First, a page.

Cypress is an end-to-end testing library for testing the entirety of a web app, including its frontend and backend, in a way that closely simulates how real users would use the app. It also has an API for writing integration tests and unit tests.
Cypress tests aim to simulate the user experience as closely as possible. This means that tests you write will usually start up a real browser process, navigate to the URL of your web app, then execute a series of user interactions (eg. clicking on links, buttons, sending keystrokes, etc.) and let you make assertions on how the document should respond and what its contents should have.
The purpose of end-to-end testing this way is to give you confidence that the user can perform critical actions without error. For example, you might have a test that verifies your web app’s authentication system, the purchase of an item, the sending of a message, etc. Unit tests with Knowledge/Engineering/Technologies/Jest, for example, wouldn’t be sufficient for that purpose.
# Writing Tests
In general, the arrange, act, assert pattern for writing unit tests is also a useful way to structure e2e Cypress tests.
A simple test suite I wrote for my portfolio website.
it are sourced from
expect is sourced from
Chai, two core dependencies of Cypress. Also, Mocha provides
context which is just an alias for
See Cypress API Documentation. You’ll be frequently chaining many methods together in a single statement.
- Methods like
cy.getreturn a DOM element that can be further chained with methods like
- Some methods like
cy.clearCookiesdo not yield anything that you can chain further methods on.
Note: all of these
cy.* statements execute asynchronously.
chainer argument is a stringified chainer from
Sinon-Chai, which are dependencies of Cypress.
You must always chain commands off of an invocation on
cy.* otherwise commands won’t be properly enqueued. Eg. if you’re doing
const elem = cy.get(...); elem.then(...), then you need to use an alias instead, as shown below.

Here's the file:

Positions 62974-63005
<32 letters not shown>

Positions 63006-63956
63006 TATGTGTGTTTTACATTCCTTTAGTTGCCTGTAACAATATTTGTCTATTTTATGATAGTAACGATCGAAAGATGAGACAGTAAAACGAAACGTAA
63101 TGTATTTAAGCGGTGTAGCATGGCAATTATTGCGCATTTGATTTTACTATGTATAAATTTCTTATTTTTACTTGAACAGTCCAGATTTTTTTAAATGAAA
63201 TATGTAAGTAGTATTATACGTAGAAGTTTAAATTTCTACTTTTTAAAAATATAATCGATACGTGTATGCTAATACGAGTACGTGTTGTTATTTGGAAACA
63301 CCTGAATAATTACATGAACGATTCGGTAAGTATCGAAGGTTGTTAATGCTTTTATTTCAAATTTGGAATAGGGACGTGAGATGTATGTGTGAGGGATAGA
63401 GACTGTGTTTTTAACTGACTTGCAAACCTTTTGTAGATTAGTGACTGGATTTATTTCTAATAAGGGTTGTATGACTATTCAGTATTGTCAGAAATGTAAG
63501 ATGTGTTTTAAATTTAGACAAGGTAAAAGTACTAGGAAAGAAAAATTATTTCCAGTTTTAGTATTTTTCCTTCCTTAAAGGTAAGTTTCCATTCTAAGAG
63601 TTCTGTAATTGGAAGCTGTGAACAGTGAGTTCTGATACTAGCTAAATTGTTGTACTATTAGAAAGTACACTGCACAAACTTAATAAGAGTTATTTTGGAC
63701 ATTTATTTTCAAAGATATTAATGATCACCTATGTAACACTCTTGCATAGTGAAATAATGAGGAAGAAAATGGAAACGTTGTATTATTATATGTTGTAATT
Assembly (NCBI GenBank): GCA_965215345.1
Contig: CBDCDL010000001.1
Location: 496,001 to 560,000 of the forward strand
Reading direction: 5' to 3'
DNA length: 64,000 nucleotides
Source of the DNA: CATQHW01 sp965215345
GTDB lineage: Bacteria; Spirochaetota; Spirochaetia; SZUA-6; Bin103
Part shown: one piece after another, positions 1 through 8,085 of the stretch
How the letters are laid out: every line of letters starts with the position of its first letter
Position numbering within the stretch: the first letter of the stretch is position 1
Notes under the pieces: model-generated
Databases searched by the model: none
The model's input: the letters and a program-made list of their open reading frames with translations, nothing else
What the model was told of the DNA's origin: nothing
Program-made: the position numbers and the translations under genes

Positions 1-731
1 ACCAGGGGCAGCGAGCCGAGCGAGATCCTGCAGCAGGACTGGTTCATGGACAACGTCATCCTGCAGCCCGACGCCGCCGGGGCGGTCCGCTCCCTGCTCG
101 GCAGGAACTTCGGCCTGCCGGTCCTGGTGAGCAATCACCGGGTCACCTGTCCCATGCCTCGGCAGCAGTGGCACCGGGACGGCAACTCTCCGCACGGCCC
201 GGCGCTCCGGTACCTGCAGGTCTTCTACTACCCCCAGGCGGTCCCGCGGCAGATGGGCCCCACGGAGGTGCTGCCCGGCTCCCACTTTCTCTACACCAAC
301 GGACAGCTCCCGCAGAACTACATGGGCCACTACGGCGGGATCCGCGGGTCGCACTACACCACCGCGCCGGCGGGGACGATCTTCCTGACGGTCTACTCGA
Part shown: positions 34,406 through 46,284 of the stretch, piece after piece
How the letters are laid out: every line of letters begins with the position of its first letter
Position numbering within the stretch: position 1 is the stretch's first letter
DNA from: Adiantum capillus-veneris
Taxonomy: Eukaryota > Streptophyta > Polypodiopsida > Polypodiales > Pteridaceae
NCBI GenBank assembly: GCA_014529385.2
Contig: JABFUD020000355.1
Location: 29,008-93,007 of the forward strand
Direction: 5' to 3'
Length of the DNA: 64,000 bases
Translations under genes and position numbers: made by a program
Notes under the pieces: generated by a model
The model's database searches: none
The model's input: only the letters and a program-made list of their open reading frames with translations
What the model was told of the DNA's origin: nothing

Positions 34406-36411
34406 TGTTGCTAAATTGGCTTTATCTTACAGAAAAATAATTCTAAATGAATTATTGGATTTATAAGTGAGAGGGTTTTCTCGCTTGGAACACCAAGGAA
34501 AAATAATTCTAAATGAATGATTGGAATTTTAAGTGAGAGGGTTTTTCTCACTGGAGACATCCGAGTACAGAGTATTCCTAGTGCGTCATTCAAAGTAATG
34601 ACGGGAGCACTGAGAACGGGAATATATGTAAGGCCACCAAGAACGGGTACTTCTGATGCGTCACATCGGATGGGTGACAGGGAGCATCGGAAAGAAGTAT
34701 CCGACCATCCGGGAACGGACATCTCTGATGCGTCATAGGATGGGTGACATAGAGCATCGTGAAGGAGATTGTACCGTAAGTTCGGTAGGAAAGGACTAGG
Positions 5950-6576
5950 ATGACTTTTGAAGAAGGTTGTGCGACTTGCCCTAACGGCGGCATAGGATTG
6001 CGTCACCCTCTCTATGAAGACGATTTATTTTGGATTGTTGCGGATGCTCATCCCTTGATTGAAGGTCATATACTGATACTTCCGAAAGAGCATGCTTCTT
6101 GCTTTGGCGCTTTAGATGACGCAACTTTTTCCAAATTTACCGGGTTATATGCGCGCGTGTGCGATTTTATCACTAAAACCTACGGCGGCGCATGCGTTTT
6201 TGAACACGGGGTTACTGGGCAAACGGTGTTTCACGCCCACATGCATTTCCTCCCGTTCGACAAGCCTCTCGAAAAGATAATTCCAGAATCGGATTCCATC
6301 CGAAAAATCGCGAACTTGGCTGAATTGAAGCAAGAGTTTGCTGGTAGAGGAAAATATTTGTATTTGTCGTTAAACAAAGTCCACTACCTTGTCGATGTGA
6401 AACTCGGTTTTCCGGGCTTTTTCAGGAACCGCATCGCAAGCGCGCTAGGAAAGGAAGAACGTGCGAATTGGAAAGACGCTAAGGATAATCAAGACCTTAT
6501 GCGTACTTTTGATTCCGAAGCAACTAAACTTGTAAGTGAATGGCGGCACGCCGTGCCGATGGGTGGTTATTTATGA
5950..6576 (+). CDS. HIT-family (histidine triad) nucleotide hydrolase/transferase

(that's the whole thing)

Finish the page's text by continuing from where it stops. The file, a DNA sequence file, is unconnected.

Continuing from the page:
In Cypress, fixtures are a collection of static test data that can be used by tests. They’re located at
cypress/fixtures and are typically .json files, but can also be .js, image files, etc. The common usage of fixtures is in stubbing network requests.
# Reusuable Custom Commands
Cypress gives you many useful commands, however you might need some custom reusable helper functions to help with stubbing network requests, for example. You define custom helpers in
cypress/support/commands.ts by doing the following:
This makes your helpers available under the
cy object, eg. from the above example, we’d be able to access
cy.helperName() from any test.
# Mocking Network Requests
Often, you’ll want to test the frontend independently of the backend, that is, you might not actually want your frontend to make requests to your backend server. You can do this by stubbing API requests with responses using
When you stub network requests, you’re no longer writer ’true’ end-to-end tests. Your tests are more isolated and generally less flaky since it has fewer points of failure, however you are straying away from testing the real user experience.
If you write true end-to-end tests, then:
- If you have a database, you’d have to seed it to generate state.
- Tests are possibly much slower since they’ll actually go through the full backend request-handling logic.
- It’ll be hard to test for edge cases like network failure.
It’s recommended to maintain a balance of both stubbed tests and true end-to-end tests (especially for the critical user actions in your application like authentication).
# Seeding the Database
# Cypress CLI
The Cypress package ships with a powerful CLI. Official reference.
Some basic commands to know and consider adding to the NPM scripts inside
# Cypress CI
I used the GitHub Actions workflow YAML file provided by the official docs to run Cypress in a CI pipeline.